Insecticidal activities of histone deacetylase inhibitors against a dipteran parasite of sheep, Lucilia cuprina

Bagnall, Neil H., Hines, Barney M., Lucke, Andrew J., Gupta, Praveer K., Reid, Robert C., Fairlie, David P. and Kotze, Andrew C. (2017) Insecticidal activities of histone deacetylase inhibitors against a dipteran parasite of sheep, Lucilia cuprina. International Journal for Parasitology: Drugs and Drug Resistance, 7 1: 51-60. doi:10.1016/j.ijpddr.2017.01.001


Author Bagnall, Neil H.
Hines, Barney M.
Lucke, Andrew J.
Gupta, Praveer K.
Reid, Robert C.
Fairlie, David P.
Kotze, Andrew C.
Title Insecticidal activities of histone deacetylase inhibitors against a dipteran parasite of sheep, Lucilia cuprina
Formatted title
Insecticidal activities of histone deacetylase inhibitors against a dipteran parasite of sheep, Lucilia cuprina
Journal name International Journal for Parasitology: Drugs and Drug Resistance   Check publisher's open access policy
ISSN 2211-3207
Publication date 2017-04-01
Sub-type Article (original research)
DOI 10.1016/j.ijpddr.2017.01.001
Open Access Status DOI
Volume 7
Issue 1
Start page 51
End page 60
Total pages 10
Place of publication Oxford, United Kingdom
Publisher Elsevier
Language eng
Formatted abstract
Histone deacetylase inhibitors (HDACi) are being investigated for the control of various human parasites. Here we investigate their potential as insecticides for the control of a major ecto-parasite of sheep, the Australian sheep blowfly, Lucilia cuprina. We assessed the ability of HDACi from various chemical classes to inhibit the development of blowfly larvae in vitro, and to inhibit HDAC activity in nuclear protein extracts prepared from blowfly eggs. The HDACi prodrug romidepsin, a cyclic depsipeptide that forms a thiolate, was the most potent inhibitor of larval growth, with equivalent or greater potency than three commercial blowfly insecticides. Other HDACi with potent activity were hydroxamic acids (trichostatin, CUDC-907, AR-42), a thioester (KD5170), a disulphide (Psammaplin A), and a cyclic tetrapeptide bearing a ketone (apicidin). On the other hand, no insecticidal activity was observed for certain other hydroxamic acids, fatty acids, and the sesquiterpene lactone parthenolide. The structural diversity of the 31 hydroxamic acids examined here revealed some structural requirements for insecticidal activity; for example, among compounds with flexible linear zinc-binding extensions, greater potency was observed in the presence of branched capping groups that likely make multiple interactions with the blowfly HDAC enzymes. The insecticidal activity correlated with inhibition of HDAC activity in blowfly nuclear protein extracts, indicating that the toxicity was most likely due to inhibition of HDAC enzymes in the blowfly larvae. The inhibitor potencies against blowfly larvae are different from inhibition of human HDACs, suggesting some selectivity for human over blowfly HDACs, and a potential for developing compounds with the inverse selectivity. In summary, these novel findings support blowfly HDAC enzymes as new targets for blowfly control, and point to development of HDAC inhibitors as a promising new class of insecticides.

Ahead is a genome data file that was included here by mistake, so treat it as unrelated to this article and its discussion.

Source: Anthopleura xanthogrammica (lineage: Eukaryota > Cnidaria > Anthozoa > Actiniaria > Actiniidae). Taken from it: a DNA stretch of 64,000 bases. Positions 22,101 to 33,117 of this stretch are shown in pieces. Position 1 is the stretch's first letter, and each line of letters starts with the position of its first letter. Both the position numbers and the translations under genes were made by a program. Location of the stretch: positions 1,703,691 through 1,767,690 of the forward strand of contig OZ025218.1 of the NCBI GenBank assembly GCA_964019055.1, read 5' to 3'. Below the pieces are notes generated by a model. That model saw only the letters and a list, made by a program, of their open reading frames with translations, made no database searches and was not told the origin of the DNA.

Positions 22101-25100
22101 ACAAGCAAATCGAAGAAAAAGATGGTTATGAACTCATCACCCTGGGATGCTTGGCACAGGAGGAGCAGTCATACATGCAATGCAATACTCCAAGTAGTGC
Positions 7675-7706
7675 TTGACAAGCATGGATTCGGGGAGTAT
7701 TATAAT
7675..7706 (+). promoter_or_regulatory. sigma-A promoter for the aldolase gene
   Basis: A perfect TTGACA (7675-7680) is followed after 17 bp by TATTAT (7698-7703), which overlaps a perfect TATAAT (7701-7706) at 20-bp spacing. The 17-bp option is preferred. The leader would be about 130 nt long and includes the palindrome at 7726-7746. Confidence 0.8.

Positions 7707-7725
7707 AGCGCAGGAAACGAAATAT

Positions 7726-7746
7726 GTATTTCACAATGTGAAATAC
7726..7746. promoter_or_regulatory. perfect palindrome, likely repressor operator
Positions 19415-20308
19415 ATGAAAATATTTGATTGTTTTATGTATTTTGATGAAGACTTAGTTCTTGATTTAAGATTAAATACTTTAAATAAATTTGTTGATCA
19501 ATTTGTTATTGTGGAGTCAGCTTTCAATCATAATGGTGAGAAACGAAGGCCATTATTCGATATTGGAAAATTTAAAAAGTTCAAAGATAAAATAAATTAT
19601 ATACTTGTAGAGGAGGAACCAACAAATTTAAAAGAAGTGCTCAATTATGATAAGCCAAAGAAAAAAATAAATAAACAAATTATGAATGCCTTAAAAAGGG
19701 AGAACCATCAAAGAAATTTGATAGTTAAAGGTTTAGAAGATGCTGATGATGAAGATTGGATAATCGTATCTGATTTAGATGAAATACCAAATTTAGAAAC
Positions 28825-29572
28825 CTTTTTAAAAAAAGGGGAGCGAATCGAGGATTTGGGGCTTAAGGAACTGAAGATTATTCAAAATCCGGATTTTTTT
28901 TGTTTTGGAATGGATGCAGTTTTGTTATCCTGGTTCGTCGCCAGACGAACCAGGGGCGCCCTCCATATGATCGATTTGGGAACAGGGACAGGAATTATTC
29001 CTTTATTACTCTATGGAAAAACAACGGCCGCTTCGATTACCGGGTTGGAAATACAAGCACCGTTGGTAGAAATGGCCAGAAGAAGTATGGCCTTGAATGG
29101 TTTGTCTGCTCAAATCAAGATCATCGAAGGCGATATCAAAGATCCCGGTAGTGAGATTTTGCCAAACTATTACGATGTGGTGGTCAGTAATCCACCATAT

Keyword Control
Histone deacetylase
Insecticide
Lucilia cuprina
Q-Index Code C1
Q-Index Status Provisional Code
Institutional Status UQ

Document type: Journal Article
Sub-type: Article (original research)
Collections: HERDC Pre-Audit
Institute for Molecular Bioscience - Publications
 
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